The Boston route is operated as part of a trans-Pacific joint venture between Korean and Delta Air Lines. The partnership, which formally began in May 2018, specifically provides for enhanced cooperation between the two airlines’ cargo businesses, offering a combined network of 290 destinations in the Americas and more than 80 in Asia.


“Customers benefit from enhanced services and extended networks by utilizing the joint belly network on trans-Pacific routes,” says Noh. “In addition, we are working to expand our customers’ options by forming partnerships with 92 airlines, such as interline flights, cooperation agreements and special prorate agreements.”


At the same time, Korean has been developing its freighter network, monitoring changes in the world economy and logistics flow to explore profitable routes.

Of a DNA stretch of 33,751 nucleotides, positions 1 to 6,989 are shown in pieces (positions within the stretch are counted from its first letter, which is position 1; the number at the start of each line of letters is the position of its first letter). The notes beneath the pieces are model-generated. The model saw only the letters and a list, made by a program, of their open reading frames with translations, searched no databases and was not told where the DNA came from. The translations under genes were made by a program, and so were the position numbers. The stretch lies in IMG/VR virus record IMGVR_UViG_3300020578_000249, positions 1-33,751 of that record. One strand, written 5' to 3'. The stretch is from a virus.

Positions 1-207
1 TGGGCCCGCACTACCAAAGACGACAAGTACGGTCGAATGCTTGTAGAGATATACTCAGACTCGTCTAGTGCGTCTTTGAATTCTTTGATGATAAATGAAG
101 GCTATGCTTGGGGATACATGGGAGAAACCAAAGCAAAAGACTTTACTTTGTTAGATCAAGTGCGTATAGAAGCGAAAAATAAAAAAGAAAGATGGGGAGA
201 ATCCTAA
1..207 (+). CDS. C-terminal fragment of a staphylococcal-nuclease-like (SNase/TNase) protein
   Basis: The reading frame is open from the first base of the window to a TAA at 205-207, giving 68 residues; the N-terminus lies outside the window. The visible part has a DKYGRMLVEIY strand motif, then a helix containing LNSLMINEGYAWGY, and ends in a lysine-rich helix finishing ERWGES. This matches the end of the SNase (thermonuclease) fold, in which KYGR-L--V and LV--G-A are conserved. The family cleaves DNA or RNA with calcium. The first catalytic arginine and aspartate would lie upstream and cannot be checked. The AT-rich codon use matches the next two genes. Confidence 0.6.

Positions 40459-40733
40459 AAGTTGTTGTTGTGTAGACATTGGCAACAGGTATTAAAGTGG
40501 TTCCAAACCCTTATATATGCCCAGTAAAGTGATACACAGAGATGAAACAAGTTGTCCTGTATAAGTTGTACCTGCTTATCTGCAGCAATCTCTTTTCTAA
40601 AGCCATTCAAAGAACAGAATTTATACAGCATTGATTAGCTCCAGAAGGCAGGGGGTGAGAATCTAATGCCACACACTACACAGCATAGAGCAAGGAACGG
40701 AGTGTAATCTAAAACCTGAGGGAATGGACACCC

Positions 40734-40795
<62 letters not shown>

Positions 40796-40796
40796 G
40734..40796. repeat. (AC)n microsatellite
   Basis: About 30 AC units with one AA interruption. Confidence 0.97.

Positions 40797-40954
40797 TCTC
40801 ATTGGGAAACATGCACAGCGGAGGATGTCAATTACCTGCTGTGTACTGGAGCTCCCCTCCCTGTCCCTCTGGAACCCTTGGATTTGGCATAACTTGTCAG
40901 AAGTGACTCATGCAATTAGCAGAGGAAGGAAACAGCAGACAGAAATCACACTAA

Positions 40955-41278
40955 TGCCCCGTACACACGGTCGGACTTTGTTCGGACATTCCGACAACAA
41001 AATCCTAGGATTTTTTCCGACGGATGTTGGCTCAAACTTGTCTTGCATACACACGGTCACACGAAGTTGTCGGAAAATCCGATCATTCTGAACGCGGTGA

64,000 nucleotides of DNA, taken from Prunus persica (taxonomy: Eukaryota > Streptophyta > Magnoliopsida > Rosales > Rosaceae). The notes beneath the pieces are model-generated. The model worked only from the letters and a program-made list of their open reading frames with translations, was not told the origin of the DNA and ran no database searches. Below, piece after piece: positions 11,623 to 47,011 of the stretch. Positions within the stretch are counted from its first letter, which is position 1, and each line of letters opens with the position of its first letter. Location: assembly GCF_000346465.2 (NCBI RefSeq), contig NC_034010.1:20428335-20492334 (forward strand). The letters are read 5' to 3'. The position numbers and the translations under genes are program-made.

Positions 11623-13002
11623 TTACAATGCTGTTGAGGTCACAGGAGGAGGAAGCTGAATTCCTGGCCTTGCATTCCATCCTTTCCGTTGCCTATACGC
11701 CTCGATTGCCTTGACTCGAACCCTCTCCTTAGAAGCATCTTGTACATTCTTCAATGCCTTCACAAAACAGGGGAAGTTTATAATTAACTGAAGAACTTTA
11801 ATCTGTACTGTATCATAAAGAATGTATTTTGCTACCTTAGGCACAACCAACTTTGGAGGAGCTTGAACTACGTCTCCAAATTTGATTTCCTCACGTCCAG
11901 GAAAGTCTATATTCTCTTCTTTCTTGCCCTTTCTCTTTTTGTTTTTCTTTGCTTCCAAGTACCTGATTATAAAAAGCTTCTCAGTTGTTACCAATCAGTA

“Recent achievements have included the Delhi route, a trading centre in northern India which has a high economic growth rate of 7%,” Noh says. “We launched the Delhi route in July 2018 and fly there three times a week with a 777F. We will keep paying attention to the Southwest Asian markets including India.”


Apart from Delhi, the carrier boosted the frequency of its freighter service to Guadalajara, Mexico, last year from three to four times a week. Earlier this year, Korean also launched an additional weekly frequency to Halifax, a route which was just launched in May 2018.


Special cargo shipments such as e-commerce items, fresh produce and pharmaceuticals are all growing segments that present carriers with a multitude of possibilities. According to Noh, Korean Air Cargo is making sure that it makes the most of the potential offered by these verticals.